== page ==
• Ralaivao, H., 1993. Les maladies et les plantes utilisées dans le fivondronanna d’Ambilobe Andranomamy et Malaipaka. Thèse pour l’obtention du grade de Docteur en médecine (Diplôme d’Etat), Etablissement d’Enseignement Supérieur des Sciences de la Santé, Faculté de Médecine, Université d’Antananarivo, Madagascar. 107 pp.
• Rasoanaivo, P., Petitjean, A. & Conan, J.Y., 1993. Toxic and poisonous plants of Madagascar: an ethnopharmacological survey. Fitoterapia 64: 117–129.
Author(s)
G.H. Schmelzer
PROTA Network Office Europe, Wageningen University, P.O. Box 341, 6700 AH Wageningen, Netherlands


Editors
G.H. Schmelzer
PROTA Network Office Europe, Wageningen University, P.O. Box 341, 6700 AH Wageningen, Netherlands
A. Gurib-Fakim
Faculty of Science, University of Mauritius, Réduit, Mauritius
Associate editors
C.H. Bosch
PROTA Network Office Europe, Wageningen University, P.O. Box 341, 6700 AH Wageningen, Netherlands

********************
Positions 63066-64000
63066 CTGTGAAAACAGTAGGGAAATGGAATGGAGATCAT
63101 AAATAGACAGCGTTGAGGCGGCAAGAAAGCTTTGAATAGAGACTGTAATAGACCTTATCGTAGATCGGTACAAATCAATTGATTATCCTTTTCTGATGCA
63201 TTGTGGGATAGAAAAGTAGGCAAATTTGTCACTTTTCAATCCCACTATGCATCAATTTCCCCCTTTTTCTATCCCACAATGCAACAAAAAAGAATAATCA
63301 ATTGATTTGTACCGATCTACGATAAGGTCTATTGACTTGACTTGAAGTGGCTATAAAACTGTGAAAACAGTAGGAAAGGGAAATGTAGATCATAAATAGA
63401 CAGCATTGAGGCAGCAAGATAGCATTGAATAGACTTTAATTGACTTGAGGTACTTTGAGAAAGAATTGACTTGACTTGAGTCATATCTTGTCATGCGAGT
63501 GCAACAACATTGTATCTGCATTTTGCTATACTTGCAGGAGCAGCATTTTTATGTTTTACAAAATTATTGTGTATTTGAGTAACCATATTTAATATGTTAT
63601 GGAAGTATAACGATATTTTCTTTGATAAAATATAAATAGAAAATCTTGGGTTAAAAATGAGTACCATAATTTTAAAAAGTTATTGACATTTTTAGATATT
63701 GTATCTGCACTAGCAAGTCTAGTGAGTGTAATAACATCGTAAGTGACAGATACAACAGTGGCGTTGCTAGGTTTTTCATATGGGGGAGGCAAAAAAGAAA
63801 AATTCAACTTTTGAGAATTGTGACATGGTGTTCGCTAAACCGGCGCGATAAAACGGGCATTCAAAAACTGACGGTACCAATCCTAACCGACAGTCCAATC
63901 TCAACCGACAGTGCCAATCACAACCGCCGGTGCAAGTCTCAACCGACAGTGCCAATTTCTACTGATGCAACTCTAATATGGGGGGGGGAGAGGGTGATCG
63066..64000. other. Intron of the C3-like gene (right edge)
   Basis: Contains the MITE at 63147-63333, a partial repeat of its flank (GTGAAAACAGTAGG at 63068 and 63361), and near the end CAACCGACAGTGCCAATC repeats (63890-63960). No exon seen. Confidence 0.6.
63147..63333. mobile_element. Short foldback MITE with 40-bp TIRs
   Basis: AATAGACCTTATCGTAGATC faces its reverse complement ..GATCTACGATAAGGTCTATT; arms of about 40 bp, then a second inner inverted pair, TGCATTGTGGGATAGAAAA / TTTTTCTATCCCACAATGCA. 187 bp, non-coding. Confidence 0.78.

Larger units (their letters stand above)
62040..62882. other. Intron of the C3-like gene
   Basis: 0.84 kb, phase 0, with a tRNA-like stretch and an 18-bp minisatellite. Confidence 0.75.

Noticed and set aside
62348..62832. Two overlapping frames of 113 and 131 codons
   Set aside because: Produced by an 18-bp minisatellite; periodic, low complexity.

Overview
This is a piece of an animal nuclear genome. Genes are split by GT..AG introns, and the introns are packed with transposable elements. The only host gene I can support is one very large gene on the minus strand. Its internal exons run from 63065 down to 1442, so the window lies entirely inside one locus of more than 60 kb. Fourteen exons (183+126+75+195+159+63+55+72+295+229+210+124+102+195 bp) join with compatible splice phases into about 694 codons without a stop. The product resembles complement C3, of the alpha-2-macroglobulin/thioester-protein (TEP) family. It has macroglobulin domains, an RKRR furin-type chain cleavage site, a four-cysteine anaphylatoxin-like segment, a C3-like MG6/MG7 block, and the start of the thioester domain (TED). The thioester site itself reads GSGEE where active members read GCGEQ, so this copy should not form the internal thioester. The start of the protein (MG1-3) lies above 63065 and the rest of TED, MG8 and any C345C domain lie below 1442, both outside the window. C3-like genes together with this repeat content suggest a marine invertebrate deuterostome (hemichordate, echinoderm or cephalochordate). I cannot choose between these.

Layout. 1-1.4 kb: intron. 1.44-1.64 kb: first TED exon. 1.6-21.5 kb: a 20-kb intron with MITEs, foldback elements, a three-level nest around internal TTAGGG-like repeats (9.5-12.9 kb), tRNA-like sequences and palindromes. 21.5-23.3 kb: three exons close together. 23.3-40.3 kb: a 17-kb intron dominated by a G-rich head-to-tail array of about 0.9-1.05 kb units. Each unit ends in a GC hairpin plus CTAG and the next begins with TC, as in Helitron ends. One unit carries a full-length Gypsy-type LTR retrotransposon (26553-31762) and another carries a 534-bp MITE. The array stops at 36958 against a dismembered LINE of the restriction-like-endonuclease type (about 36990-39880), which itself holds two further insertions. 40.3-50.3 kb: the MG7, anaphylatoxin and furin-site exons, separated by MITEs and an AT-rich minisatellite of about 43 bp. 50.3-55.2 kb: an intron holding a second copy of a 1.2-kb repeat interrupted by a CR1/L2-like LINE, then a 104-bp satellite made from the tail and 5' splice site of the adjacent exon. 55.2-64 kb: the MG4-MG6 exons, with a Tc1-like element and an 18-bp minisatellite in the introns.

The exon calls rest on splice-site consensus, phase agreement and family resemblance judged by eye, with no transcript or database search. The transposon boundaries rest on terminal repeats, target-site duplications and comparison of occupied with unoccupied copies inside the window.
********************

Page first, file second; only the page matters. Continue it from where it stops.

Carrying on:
M.S.J. Simmonds
Royal Botanic Gardens, Kew, Richmond, Surrey TW9 3AB, United Kingdom
R. Arroo
Leicester School of Pharmacy, Natural Products Research, De Montfort University, The Gateway, Leicester LE1 9BH, United Kingdom
A. de Ruijter
PROTA Network Office Europe, Wageningen University, P.O. Box 341, 6700 AH Wageningen, Netherlands
General editors
R.H.M.J. Lemmens
PROTA Network Office Europe, Wageningen University, P.O. Box 341, 6700 AH Wageningen, Netherlands
L.P.A. Oyen
PROTA Network Office Europe, Wageningen University, P.O. Box 341, 6700 AH Wageningen, Netherlands

Correct citation of this article:
Schmelzer, G.H., 2007. Croton antanosiensis Leandri. In: Schmelzer, G.H. & Gurib-Fakim, A. (Editors). Prota 11(1): Medicinal plants/Plantes médicinales 1. [CD-Rom]. PROTA, Wageningen, Netherlands.